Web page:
Last year, the Fed chairman Jerome Powell’s keynote at Jackson Hole laid out the Federal Open Market Committee’s (FOMC) new statement on Longer-Run Goals and Monetary Policy Strategy. He highlighted four fundamental developments: US longer-run growth potential had declined; level of interest rates had fallen to historical lows; unemployment rates were well below sustainable levels; and despite low unemployment, inflation remained low and below the FOMC target of two per cent set in 2012.

Central bank speeches should be read not for what has been said, but what is not said. Former Fed chairman Alan Greenspan, worshiped by Wall Street for bailing them out by lowering interest rates, famously said: “I know you think you understand what you thought I said but I’m not quite sure you realise that what you heard is not what I meant.”

Powell’s 2020 address was revealing because the words, “wealth”, “climate change”, “race”, were not mentioned at all in his speech. “Inequality” appeared once in a footnote reference to an academic paper. Most of his speech lamented the fact that the Fed couldn’t seem to get inflation up to the target of two per cent per annum, despite tight job markets. He was comfortable that “a longer-run inflation rate of two per cent is most consistent with our mandate to promote both maximum employment and price stability”.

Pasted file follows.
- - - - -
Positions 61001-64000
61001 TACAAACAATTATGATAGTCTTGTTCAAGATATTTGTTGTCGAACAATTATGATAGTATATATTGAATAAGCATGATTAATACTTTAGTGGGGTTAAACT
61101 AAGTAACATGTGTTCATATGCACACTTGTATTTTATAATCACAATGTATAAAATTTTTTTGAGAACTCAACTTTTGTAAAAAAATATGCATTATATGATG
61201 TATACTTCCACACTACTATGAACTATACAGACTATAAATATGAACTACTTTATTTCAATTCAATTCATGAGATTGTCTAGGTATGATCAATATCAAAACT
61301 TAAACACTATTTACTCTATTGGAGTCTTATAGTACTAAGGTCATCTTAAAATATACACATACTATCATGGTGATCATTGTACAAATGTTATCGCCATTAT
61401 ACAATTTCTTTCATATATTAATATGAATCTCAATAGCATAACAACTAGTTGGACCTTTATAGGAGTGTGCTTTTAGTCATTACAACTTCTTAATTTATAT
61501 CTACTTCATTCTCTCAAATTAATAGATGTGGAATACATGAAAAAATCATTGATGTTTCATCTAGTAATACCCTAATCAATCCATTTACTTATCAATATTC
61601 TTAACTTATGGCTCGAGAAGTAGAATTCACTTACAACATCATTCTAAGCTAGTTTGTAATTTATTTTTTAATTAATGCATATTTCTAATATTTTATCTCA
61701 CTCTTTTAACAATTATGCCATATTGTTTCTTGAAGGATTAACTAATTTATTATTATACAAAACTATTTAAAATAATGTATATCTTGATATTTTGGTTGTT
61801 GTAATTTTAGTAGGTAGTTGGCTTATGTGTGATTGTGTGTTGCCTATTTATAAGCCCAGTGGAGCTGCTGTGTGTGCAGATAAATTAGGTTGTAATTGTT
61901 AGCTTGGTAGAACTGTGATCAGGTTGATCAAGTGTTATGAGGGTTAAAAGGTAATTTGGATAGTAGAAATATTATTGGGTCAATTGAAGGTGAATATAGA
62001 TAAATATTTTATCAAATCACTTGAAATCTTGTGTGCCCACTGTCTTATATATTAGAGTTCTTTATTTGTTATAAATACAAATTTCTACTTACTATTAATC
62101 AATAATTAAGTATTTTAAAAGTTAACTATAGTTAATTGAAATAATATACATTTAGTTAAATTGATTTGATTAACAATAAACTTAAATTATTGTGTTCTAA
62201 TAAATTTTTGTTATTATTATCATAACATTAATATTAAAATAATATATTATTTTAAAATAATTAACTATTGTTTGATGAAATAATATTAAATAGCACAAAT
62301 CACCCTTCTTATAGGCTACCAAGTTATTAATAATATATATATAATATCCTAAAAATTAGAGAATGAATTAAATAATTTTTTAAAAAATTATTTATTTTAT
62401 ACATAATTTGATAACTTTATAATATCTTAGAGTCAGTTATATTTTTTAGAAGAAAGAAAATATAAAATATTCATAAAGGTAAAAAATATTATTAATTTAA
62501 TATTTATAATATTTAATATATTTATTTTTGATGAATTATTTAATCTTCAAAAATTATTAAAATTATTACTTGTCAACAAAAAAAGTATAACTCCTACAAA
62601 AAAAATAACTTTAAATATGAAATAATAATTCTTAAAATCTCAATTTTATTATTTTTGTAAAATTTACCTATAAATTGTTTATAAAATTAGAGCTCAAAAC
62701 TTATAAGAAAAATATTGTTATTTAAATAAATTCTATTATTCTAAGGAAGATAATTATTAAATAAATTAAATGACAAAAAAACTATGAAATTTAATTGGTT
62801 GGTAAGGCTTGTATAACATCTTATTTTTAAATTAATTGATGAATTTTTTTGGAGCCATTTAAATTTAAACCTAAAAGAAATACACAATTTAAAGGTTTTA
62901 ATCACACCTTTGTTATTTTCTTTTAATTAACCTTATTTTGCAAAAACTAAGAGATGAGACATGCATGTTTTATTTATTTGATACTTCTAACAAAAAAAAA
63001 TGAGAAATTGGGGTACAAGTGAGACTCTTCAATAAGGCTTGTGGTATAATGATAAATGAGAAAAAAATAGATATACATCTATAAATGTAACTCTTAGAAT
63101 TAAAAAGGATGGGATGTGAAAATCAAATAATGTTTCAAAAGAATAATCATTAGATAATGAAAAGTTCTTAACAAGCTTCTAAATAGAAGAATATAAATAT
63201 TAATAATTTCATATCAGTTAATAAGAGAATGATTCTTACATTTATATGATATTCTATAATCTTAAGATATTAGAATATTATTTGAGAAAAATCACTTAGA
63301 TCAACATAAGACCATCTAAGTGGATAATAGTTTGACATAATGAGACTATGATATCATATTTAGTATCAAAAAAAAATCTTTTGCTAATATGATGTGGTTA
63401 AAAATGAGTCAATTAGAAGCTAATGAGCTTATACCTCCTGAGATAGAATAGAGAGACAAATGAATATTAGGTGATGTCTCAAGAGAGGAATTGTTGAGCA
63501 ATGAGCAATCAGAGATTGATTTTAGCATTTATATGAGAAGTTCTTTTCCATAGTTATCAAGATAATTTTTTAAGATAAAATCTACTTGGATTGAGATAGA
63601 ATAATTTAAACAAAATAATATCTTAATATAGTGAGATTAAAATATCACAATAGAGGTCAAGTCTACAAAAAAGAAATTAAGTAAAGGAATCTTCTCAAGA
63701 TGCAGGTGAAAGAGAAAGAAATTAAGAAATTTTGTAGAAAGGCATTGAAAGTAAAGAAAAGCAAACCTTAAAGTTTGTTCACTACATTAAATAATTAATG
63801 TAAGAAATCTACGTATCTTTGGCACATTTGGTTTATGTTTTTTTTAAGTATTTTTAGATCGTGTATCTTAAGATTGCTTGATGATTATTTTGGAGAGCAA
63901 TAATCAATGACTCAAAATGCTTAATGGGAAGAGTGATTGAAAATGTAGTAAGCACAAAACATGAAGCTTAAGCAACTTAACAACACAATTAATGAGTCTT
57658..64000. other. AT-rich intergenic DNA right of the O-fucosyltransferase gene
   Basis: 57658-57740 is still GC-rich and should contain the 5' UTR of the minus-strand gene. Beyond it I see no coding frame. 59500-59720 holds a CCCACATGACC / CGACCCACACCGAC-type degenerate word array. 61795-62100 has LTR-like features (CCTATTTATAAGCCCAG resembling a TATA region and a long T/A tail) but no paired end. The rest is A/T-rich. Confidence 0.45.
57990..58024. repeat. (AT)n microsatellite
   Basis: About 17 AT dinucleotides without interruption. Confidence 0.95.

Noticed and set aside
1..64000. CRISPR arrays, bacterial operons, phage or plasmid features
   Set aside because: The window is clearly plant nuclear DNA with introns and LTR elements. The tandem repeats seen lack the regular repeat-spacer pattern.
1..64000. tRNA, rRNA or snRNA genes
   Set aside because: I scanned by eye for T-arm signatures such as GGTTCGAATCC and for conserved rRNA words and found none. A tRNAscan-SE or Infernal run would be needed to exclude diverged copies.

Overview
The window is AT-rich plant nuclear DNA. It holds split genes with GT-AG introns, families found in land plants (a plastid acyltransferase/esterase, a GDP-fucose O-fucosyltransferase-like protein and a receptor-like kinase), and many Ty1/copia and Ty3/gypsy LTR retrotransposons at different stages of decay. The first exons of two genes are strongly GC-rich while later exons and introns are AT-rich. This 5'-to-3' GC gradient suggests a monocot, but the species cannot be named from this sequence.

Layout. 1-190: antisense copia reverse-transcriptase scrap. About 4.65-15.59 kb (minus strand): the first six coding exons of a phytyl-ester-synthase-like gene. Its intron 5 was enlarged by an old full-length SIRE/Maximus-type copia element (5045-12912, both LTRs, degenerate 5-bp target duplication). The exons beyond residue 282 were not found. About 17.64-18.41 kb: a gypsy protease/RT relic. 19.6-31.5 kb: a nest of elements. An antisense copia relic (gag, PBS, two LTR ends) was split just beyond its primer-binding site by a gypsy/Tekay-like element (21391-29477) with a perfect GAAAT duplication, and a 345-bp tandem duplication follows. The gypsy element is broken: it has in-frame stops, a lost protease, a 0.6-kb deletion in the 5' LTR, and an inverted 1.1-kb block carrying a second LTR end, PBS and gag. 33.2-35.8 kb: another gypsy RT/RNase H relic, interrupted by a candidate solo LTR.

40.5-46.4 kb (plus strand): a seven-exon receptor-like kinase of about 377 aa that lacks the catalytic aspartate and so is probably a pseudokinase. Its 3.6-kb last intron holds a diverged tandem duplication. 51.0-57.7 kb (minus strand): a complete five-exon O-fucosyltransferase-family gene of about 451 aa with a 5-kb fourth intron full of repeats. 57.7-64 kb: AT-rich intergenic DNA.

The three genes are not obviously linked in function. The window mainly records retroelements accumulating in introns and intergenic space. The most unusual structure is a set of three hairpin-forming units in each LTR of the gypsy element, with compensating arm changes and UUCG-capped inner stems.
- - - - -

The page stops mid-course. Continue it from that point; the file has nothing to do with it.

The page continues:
How is it possible that central bankers who expanded their balance sheets by $9 trillion since March 2020 deny their impact on climate change, low productivity, wealth and income inequality? Their standard answer is that these are outside their mandate of maintaining price and financial stability. The unspoken reason is the fear that if they wander outside their mandates, politicians will blame them for everything and take away their hard-won independence.